Julia: And I think you did an awesome job reflecting that, Raul, and you're so right about each side believing they're right. My next question is about relationships. Guys really love action heroes (well, okay women do too for different reasons), but you write relationship scenes as great as you do the action scenes. Do you find writing emotional love scenes any more or less difficult than other scenes?
Raul: The moments that make us feel most alive are usually intense experiences. An action scene and a relationship scene can be equally intense. They just trigger different emotions. I think a big part of being an author is putting yourself into a scene and exploring the emotions it evokes in the characters. That empathy I mentioned earlier is important here too. You must be able to get outside yourself and imagine how someone else might feel, even when that person is very different than you. Once an author has nailed that emotional authenticity, a scene will work whether it’s crash-bang action or an intimate moment.
Julia: What do you like to do for fun when you’re not busy writing action packed, thought-provoking novels?
Raul: To me, “work” is whatever you have to do when you wish you were doing something else. I’m very fortunate in that I love what I do for a living, whether it’s writing fiction or working as creative director at the ad agency I helped found in 1992. So I spend most of my waking hours working. For exercise, I play golf. (I walk instead of ride and carry my own bag.) I won’t call golf relaxation, though. Those who play it will understand exactly what I mean. My wife Kathy and I love to travel. We’re museum junkies and love movies. Oh, yes. At any given time, I’m usually reading about three books at once. I love to jump between novels and non-fiction.
Julia: I can relate to the three books at once. The last question involves no spilling of your guts. Many self-published or small press authors dream of being picked up by the larger NYC publishers, and yet it rarely happens. But you did it! Can you share how it happened?
Raul: I didn’t start out with the idea of self-publishing. After finishing the manuscript for AMERICA LIBRE in 2004, I set out to find an agent or a publisher. After months of mailing query letters, I went to a writers conference in San Diego and had three offers of representation in a single weekend! But finding an agent was only the beginning. She and I worked for nearly a year on the manuscript. After that, I hired a professional editor to polish our efforts. However, the genre-bending nature of AMERICA LIBRE seemed to leave a lot of editors puzzled about where to market it. Was it Latino fiction? Was it an action thriller? So it was my agent who suggested self-publishing. She’d never suggested it to a client before. But with my marketing background she felt I might succeed in garnering enough attention to make the publishers take notice. Turns out her instincts were pretty good. Five months after the release of the self-published edition of AMERICA LIBRE, I had been on 14 radio and TV shows, done three book signings – and had a two book deal from Grand Central Publishing. I’m happy to say that, like you Julia, I am a GCP author. Best of luck with EVENINGS AT THE ARGENTINE CLUB. I wish you continued success!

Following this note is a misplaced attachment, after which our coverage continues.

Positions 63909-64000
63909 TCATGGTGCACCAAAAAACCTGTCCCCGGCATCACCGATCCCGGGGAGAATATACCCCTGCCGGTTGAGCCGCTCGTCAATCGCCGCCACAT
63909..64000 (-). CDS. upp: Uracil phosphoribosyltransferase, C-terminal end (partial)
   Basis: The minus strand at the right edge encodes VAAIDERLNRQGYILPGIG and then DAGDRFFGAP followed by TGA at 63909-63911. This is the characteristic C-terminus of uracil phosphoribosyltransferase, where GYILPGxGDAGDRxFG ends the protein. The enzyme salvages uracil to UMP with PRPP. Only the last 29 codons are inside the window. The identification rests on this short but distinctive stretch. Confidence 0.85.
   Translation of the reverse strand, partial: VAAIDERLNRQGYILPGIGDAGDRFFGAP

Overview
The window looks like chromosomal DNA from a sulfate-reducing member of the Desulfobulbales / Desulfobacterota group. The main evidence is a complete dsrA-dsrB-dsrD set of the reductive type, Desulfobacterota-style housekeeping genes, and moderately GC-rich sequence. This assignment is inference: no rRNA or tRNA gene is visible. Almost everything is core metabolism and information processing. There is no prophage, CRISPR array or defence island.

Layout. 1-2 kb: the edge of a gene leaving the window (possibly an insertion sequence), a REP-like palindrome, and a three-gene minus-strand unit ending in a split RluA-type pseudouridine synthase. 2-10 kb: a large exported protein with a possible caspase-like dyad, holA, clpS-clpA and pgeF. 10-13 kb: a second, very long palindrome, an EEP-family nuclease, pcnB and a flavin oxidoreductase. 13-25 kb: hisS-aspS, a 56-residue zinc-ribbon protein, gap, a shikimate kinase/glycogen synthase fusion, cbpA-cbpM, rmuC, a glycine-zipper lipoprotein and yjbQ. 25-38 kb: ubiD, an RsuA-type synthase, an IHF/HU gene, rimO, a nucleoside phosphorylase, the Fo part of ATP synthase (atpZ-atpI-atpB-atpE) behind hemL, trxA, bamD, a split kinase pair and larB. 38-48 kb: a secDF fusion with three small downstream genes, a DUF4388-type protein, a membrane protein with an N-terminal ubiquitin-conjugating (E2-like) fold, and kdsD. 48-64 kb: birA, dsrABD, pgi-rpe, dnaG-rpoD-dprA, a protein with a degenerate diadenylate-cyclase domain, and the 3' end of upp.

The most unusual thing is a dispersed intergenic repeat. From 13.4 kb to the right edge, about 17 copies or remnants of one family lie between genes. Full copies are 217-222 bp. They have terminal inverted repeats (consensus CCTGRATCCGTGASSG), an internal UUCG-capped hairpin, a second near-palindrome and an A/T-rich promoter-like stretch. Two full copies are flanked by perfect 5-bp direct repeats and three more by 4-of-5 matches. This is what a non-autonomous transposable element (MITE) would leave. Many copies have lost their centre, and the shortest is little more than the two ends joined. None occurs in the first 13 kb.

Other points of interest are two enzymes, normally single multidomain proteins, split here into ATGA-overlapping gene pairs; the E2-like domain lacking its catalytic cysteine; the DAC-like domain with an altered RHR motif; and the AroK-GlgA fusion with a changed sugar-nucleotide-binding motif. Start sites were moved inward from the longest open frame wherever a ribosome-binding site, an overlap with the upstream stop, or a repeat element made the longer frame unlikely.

Julia: What a great success story! I'm thrilled for you, because AMERICA LIBRE is amazing. It doesn't surprise me that GCP saw the potential in you and the book and made an offer. Thank you for stopping by!
Raul will be making a number of appearances in California. If like me, you live out here, stop by and pick up a copy of AMERICA LIBRE, and meet Raul in person.
Sept. 21, 2009 – 7pm
Sept. 24, 2009 – 7pm
Mysterious Galaxy Books
San Diego, CA
Southern California Writers Conference
Los Angeles, CA
Please visit his website http://www.raulramos.com/ for more information.